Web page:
2016 Initiative Petitions Tackle K-12 Education

Oregon educators say that K-12 school funding is in crisis mode. From dwindling high school graduation rates to booming elementary school class sizes, Oregon kids have endured years of underfunding.

Though many in education agree that schools need more money, there’s less consensus about how to acquire those funds.

Perhaps that’s why Oregon has three education-related initiative petitions circulating this year. Initiative petitions, or IPs, are citizen-generated proposals that need a set number of signatures to qualify as a measure on the November ballot, when Oregonians vote for or against the measure.

IP 28, IP 65 and IP 67 all target K-12 education, but not all initiative petitions are created equal, and the campaigns for each petition don’t seem to be working closely together.

EW spoke with proponents of each campaign to explore the overlaps between them.

IP 28, also known as A Better Oregon, represents the weightiest of the three petitions. If passed, IP 28 could generate about $5 billion each biennium (with around $2 billion for education every two years) by increasing taxes on corporations doing business in Oregon that make $25 million or more in sales [See “Our Kids Deserve Better,” Feb. 25 issue].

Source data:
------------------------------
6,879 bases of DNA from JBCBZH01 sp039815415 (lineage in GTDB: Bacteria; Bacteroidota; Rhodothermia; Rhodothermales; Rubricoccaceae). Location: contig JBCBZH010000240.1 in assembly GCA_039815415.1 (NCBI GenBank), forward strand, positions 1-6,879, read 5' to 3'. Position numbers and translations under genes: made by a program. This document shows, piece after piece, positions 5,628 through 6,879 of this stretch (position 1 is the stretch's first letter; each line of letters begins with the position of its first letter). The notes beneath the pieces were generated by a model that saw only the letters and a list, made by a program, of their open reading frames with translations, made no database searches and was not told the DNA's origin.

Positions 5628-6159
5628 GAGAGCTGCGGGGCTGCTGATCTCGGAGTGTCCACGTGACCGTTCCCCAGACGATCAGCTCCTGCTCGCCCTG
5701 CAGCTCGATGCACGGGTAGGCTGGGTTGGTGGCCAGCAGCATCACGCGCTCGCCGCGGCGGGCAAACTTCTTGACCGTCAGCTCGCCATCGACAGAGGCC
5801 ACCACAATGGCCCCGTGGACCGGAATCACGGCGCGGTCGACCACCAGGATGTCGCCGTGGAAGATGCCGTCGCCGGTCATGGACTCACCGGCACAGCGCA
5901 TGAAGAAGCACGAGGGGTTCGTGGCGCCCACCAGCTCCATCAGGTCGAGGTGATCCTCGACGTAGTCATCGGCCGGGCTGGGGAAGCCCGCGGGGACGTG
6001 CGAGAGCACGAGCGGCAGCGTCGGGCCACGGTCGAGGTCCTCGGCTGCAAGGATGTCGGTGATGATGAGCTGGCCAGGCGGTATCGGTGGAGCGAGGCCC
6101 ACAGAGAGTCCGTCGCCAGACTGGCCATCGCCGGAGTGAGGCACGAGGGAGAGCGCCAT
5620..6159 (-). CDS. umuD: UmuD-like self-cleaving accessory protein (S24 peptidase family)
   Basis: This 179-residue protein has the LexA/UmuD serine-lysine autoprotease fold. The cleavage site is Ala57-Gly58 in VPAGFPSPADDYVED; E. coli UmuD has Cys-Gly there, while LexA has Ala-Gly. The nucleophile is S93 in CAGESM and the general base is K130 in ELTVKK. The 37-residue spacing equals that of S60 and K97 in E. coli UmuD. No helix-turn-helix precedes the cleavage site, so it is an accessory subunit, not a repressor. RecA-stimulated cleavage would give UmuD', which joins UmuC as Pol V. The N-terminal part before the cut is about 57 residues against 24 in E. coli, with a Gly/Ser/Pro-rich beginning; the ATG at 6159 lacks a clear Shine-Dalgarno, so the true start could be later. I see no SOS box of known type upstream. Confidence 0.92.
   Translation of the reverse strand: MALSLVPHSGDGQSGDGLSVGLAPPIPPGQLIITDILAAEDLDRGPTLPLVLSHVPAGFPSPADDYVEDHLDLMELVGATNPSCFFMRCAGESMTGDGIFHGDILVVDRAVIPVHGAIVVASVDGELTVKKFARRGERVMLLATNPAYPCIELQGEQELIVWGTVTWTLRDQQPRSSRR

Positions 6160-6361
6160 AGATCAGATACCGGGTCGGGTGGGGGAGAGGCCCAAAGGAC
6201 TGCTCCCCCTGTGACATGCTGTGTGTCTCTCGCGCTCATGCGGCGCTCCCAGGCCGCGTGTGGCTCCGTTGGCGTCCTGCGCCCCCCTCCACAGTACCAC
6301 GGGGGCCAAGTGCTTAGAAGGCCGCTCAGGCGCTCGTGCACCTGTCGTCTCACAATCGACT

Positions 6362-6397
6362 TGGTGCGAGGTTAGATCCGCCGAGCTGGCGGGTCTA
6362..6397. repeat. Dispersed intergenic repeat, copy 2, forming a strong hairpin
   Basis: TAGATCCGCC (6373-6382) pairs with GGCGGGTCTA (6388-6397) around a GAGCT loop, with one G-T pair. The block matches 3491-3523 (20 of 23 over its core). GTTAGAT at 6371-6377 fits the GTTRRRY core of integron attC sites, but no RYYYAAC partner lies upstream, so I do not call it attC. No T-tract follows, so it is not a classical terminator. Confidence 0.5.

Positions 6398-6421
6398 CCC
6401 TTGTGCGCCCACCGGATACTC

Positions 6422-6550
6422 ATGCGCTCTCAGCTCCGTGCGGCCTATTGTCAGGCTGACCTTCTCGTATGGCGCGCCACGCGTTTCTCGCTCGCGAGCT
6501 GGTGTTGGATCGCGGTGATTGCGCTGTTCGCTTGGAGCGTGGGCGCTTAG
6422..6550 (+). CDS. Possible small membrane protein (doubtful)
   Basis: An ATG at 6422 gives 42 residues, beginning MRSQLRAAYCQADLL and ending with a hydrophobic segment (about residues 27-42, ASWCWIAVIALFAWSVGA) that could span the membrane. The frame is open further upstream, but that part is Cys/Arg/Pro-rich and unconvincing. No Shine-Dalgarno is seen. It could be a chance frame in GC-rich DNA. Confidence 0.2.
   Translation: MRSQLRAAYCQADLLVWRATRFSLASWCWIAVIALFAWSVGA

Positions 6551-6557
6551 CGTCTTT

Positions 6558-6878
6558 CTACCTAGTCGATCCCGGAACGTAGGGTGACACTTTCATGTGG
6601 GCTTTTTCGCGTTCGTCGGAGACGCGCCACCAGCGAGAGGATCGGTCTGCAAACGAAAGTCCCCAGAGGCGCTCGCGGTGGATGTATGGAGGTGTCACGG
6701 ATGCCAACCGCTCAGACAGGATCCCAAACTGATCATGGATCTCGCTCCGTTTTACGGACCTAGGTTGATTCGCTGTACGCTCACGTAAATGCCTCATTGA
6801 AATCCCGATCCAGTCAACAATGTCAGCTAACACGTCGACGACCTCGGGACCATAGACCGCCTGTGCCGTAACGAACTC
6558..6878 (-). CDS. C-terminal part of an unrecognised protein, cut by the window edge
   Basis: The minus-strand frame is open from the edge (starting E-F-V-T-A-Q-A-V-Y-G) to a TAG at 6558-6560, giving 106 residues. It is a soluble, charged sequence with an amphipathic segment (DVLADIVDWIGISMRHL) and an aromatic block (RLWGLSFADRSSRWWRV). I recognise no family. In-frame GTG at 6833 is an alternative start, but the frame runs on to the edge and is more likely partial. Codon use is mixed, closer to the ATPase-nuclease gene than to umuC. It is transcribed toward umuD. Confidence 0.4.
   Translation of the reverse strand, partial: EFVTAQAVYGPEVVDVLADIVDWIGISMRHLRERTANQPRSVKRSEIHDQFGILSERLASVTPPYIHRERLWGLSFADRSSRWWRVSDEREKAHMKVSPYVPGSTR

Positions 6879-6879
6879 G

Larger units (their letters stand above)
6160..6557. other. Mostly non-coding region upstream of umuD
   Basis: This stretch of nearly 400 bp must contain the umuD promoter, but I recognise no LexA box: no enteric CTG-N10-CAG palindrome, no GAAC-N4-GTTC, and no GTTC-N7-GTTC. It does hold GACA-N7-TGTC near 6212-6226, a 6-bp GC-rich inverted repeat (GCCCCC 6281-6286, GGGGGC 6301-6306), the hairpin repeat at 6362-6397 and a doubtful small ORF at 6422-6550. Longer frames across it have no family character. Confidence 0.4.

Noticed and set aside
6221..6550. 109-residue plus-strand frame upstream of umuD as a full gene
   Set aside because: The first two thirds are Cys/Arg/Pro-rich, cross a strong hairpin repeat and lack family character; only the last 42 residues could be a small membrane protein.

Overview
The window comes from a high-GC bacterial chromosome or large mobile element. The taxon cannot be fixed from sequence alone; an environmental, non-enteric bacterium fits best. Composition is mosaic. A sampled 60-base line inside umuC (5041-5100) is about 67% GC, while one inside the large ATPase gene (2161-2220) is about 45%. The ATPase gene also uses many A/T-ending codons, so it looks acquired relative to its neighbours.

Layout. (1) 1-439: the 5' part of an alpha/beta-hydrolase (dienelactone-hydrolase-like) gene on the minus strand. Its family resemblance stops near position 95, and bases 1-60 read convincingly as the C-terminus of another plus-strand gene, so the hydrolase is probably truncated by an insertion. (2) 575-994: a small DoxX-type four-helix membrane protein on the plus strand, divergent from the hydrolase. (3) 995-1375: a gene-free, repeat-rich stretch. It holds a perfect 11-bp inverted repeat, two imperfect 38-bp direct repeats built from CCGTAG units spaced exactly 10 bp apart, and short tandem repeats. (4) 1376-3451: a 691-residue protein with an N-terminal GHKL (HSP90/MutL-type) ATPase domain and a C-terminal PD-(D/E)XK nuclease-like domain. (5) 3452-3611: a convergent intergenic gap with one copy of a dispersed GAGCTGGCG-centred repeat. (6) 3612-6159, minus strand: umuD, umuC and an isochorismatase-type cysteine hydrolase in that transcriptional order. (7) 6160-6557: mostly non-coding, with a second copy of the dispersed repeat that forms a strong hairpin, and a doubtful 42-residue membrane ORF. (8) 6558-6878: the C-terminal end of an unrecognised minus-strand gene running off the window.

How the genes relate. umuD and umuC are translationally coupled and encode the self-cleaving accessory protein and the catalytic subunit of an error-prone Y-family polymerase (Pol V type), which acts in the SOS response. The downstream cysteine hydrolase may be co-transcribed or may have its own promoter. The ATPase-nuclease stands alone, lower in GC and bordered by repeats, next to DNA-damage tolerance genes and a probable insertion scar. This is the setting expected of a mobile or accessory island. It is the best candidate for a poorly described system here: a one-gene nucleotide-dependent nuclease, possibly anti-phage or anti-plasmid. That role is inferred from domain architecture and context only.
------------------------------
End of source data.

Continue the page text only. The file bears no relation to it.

Proponents of IP 28 say that it’s the only viable solution to Oregon’s ongoing funding problem, and that by taxing businesses with sales of more than $25 million, the measure would target mostly out-of-state corporations while sparing small businesses. The petition is backed by Our Oregon and the Oregon Education Association (OEA), among other organizations.

Tad Shannon, president of the Eugene Education Association (EEA), says signature-gathering is well underway — EEA was the first local teachers union in Oregon to meet its signature goal.

EEA is “close to 6,000 signatures, so we’re finding enthusiasm from people when we explain what the measure is about,” Shannon says. The Better Oregon campaign has collected around 88,000 signatures statewide, with a goal of 126,000 by July 8.

Detractors of IP 28, including the Oregon Business Association and the Eugene Area Chamber of Commerce, say that businesses would simply pass along the cost of the tax to the consumer. Critics also say that once the money is added to Oregon’s general fund, there is no guarantee that legislators will spend it on education.

Shannon says that if the measure passes, the union’s goal will shift to “making sure that the Legislature appropriates the money according to the wishes of the electorate.”

Local legislators, including Rep. Phil Barnhart, have indicated that they’re supportive of IP 28.

While IP 28 generates additional funds, the other two petitions direct pre-existing funds toward specific uses.

IP 65, also known as Oregonians for High School Success, would establish the High School Graduation and College and Career Readiness Fund, funneling money from the general fund to accomplish three goals: the implementation of drop-out prevention strategies, more access to college-level courses and the establishment of career and technical education (CTE) programs.